Never miss a story

Get subscribed to our newsletter


×
Photo by Unsplash

Mechanisms that can stop the infection at the site where it enters our body can prevent the spread and serious complications.

Immunologists have discovered a previously unknown mechanism of a type of white blood cell that acts like a spider web, trapping and killing pathogens such as influenza or SARS-CoV-2, the virus responsible for Covid-19.

The researchers, from McMaster University in Canada, have found that neutrophils -- the most abundant white blood cells in the human body -- explode when they bind to such pathogens coated in antibodies and release DNA outside of the cell, creating a sticky tangle that acts as a trap.

Follow NewsGram on Instagram to keep yourself updated.

The findings, published online in the Proceedings of the National Academy of Science, are significant because little is understood about how antibodies neutralise viruses in the respiratory tract.

The discovery also has implications for vaccine design and delivery, including aerosol and nasal spray technologies that could help the body head off infections before they have a chance to take hold, the researchers said.

"Vaccines can produce these antibodies that are present in our lungs, which are the first type of antibody to see viruses like flu or Covid-19, which infect our lungs and respiratory tracts," says the study's lead author Matthew Miller, Associate Professor at McMaster's Michael G DeGroote Institute for Infectious Disease Research.

"Mechanisms that can stop the infection at the site where it enters our body can prevent the spread and serious complications," he added.

By comparison, injectable vaccines are designed to bolster antibodies in the blood, but those antibodies are not as prevalent at the sites where the infection begins.


Covid-19 How antibodies neutralise viruses in the respiratory tract. Photo by Unsplash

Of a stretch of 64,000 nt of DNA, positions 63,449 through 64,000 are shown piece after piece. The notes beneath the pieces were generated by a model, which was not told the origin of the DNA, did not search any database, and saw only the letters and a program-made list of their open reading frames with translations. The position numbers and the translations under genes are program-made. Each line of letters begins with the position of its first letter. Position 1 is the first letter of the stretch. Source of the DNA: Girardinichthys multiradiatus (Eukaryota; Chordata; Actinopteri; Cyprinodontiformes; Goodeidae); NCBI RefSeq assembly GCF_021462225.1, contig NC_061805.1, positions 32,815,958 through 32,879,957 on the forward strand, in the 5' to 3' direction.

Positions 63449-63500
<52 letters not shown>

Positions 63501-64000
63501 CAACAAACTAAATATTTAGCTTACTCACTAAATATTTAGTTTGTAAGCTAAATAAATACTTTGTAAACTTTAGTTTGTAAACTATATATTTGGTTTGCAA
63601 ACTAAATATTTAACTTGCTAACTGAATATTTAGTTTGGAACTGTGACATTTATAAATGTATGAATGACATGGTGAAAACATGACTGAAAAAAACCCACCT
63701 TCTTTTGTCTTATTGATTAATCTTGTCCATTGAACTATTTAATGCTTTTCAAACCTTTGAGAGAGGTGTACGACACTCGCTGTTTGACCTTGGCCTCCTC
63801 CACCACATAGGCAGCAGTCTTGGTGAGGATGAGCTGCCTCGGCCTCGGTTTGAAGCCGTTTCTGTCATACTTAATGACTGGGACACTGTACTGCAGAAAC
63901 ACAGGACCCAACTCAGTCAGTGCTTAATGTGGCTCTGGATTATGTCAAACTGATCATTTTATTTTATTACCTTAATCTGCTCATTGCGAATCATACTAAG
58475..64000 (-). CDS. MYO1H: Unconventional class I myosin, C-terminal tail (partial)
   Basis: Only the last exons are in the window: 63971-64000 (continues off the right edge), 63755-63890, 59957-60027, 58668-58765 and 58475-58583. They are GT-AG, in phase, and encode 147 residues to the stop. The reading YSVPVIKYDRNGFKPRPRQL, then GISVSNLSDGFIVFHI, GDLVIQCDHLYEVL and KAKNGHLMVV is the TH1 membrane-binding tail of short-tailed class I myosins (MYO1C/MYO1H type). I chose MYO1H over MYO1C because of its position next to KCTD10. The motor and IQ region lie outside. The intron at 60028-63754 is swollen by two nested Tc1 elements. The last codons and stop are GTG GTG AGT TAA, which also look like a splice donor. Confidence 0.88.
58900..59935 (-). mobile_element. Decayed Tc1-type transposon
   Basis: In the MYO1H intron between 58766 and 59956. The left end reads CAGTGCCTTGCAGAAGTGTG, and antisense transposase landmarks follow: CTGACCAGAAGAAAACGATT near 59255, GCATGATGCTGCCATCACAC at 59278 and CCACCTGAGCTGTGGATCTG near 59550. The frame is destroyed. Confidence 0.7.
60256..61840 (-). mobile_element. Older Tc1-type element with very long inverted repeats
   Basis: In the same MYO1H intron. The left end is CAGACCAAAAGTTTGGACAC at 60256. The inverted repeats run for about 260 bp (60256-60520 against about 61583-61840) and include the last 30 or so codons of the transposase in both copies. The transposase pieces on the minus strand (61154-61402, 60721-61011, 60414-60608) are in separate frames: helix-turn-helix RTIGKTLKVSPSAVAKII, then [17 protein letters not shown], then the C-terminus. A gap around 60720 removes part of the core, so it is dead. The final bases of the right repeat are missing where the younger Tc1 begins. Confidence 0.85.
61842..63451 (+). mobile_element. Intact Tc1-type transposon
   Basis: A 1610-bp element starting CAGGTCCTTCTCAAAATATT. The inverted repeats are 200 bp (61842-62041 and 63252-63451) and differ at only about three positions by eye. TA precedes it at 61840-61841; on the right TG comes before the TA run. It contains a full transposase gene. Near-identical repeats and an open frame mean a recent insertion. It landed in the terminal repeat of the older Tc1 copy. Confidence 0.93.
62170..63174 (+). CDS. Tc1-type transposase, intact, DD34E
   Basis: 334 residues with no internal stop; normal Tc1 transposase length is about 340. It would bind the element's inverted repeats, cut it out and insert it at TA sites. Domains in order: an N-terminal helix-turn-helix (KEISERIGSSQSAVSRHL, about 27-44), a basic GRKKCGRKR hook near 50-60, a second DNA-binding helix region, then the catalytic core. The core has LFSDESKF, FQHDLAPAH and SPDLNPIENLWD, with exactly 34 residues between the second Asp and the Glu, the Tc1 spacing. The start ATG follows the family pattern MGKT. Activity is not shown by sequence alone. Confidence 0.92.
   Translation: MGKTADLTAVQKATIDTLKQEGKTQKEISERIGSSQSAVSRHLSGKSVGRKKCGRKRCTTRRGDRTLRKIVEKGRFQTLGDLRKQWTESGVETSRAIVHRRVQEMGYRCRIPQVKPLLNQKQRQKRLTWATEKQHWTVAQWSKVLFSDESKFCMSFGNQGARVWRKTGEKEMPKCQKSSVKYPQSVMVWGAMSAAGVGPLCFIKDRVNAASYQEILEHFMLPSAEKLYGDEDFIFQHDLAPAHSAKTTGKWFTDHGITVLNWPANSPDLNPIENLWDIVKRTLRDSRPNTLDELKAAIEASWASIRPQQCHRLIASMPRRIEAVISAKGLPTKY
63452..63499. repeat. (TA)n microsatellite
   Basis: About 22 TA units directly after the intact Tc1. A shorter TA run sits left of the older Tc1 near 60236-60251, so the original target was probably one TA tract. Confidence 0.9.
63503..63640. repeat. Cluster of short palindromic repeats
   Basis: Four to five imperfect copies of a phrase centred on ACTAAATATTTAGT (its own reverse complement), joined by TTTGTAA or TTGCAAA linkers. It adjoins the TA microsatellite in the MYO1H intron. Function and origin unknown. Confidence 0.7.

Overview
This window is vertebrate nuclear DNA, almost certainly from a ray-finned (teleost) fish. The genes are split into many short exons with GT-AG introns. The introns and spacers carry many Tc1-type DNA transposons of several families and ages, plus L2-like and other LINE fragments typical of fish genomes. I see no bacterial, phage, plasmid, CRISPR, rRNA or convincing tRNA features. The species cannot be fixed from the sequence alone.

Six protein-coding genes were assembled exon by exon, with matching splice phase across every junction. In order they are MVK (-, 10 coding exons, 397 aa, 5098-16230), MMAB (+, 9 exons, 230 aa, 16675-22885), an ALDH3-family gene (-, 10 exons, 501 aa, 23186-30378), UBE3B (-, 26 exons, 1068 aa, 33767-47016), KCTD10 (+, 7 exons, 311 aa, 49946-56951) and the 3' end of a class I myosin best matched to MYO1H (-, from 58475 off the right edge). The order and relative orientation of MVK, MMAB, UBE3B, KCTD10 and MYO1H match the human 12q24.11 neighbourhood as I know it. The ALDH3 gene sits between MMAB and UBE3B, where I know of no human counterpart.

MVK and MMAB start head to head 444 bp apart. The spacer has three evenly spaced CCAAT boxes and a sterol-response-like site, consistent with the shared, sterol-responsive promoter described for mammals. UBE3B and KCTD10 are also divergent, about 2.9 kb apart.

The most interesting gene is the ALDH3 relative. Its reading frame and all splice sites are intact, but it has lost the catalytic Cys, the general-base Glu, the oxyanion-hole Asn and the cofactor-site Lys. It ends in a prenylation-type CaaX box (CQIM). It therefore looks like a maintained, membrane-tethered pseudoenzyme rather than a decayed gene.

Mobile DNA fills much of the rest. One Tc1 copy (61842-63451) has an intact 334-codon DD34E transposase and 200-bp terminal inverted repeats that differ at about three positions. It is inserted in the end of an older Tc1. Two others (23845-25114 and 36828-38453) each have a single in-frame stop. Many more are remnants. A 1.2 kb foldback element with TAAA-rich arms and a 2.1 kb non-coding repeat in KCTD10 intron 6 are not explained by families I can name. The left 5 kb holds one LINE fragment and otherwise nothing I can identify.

"We should be thinking carefully about next-generation Covid-19 vaccines that could be administered in the respiratory tract to stimulate antibodies," said lead author Hannah Stacey, a graduate student in the Miller's Lab.

"If you want a lot of these antibodies that are abundant in blood, then injections make the most sense, but if you want antibodies that are abundant in the respiratory tract, then a spray or an aerosol makes sense," she noted.

Researchers caution that while the body's spider-web mechanism has the potential to be hugely beneficial, it can cause harm too, including inflammation and further illness when the web formation is uncontrollable.

ALSO READ The role of vitamin-D in tuberculosis

They point to the early waves of the pandemic, before vaccinations, when these NETs, or neutrophil extracellular traps, were found in some patients' lungs and had made their breathing more difficult. (IANS/AD)


Popular

Photo by Priscilla Du Preez on Unsplash

Your monthly round up of the latest lifestyle launches, from luxury indulgences to artisanal creations.

By Nimerta C Sharan

Your monthly round up of the latest lifestyle launches, from luxury indulgences to artisanal creations, here's what you can look forward to :

Bag This
Exciting news for all handbag lovers, luxury fashion house Louis Vuitton recently launched their limited edition handbags 'Artycapucines - Chapter 3'. Six internationally -- acclaimed artists have transformed the black canvas of the timeless Capucines bag into beautiful art pieces. Each bag will be available in a limited edition of 200 and will be released worldwide at the end of October 2021.